So I guess if someone offered you $1M for one of your photos you would decline and say it's not worth it?

« Reply #38 on: February 13, 2011, 14:39 »
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Certainly no more insane than paying some dimwit hundreds of thousands of dollars a month because he can throw/hit/dribble a ball.
I would agree, but a good sports player (whatever the sport) brings back revenue in merchandise and advertisement. In this case, it is an investment, even if I agree that the money involved is also absurd.

« Reply #39 on: February 13, 2011, 14:45 »
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For me it's nothing about this particular photo itself, or the quality of a specific artist's portfolio, be him a photographer, a painter, a sculpturer, whatever. It's just that it is insane to pay that much money for anything of the kind.  I find it insane enough when I read about a Van Gogh or a Picasso reaching also several million of dollars in an auction.  Maybe if it was the only left work of an artist, or one with a very special history behind it, but not in general.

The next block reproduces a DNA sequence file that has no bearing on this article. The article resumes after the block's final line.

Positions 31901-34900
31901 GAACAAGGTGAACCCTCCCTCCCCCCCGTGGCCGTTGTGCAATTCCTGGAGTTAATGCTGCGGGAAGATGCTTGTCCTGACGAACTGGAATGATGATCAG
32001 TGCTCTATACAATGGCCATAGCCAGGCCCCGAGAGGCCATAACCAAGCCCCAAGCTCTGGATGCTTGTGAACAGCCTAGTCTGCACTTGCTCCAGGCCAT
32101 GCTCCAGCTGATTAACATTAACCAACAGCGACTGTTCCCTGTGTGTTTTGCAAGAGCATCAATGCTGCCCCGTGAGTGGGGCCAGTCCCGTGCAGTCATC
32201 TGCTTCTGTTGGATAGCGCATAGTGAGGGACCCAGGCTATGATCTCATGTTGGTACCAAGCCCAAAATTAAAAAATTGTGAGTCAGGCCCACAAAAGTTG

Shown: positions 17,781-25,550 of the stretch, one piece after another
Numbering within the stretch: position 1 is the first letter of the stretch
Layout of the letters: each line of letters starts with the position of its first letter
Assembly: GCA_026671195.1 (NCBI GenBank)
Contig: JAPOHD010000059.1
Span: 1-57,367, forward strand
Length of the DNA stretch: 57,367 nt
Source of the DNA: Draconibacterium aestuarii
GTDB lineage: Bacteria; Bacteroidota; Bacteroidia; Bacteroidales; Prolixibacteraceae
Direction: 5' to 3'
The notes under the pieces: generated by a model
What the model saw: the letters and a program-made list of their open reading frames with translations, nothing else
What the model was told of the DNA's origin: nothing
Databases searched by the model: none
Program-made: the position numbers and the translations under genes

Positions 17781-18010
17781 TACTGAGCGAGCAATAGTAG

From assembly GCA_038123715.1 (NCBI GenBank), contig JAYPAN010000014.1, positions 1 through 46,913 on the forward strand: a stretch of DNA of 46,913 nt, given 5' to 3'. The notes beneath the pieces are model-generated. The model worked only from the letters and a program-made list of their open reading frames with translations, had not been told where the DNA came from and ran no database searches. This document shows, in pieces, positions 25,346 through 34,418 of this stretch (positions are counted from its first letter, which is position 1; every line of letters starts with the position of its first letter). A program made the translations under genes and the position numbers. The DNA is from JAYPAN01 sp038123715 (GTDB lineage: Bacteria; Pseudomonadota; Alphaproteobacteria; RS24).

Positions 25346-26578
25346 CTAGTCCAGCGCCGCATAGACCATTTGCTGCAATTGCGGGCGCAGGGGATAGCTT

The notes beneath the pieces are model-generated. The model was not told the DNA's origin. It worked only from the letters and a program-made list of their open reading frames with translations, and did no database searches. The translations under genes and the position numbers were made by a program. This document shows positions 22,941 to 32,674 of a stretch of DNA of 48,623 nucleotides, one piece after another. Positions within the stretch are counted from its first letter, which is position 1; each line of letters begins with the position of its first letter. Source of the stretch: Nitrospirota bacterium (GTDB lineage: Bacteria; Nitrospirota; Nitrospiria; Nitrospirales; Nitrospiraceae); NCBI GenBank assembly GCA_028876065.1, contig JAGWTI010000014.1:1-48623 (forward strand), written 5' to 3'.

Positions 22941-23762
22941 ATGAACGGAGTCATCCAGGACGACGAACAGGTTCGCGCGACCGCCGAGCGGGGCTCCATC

The classic arts/painters like van Gogh, Piccasso, etc, is a totally differant story, their art is looked upon as an investment, like them or not, its something which never, ever loose in value.
This shot by Lik however, must have been bought rather for its appeal then investment.

dont agree, if it was really purchased for a million it will be forever a million, it can only increase.. of course there is always the need to find a person who is willing to pay.. if he has 14 galleries I believe there is an investment in art, not only from himself but other looking to purchase it.. or he is totally insane!

« Reply #40 on: February 13, 2011, 14:59 »
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Certainly no more insane than paying some dimwit hundreds of thousands of dollars a month because he can throw/hit/dribble a ball.
I would agree, but a good sports player (whatever the sport) brings back revenue in merchandise and advertisement. In this case, it is an investment, even if I agree that the money involved is also absurd.
Art, the kind people deem as must have is by far and away one of the best investments you can make. So this million dollar image may easily become 2, 5 to 10 million while the sports figure heads off to rehab or hires a PR firm to explain his indiscretions. The only reason the sports figure makes that kind of money is because someone fills the stands for, what I believe, is an insane admission fee.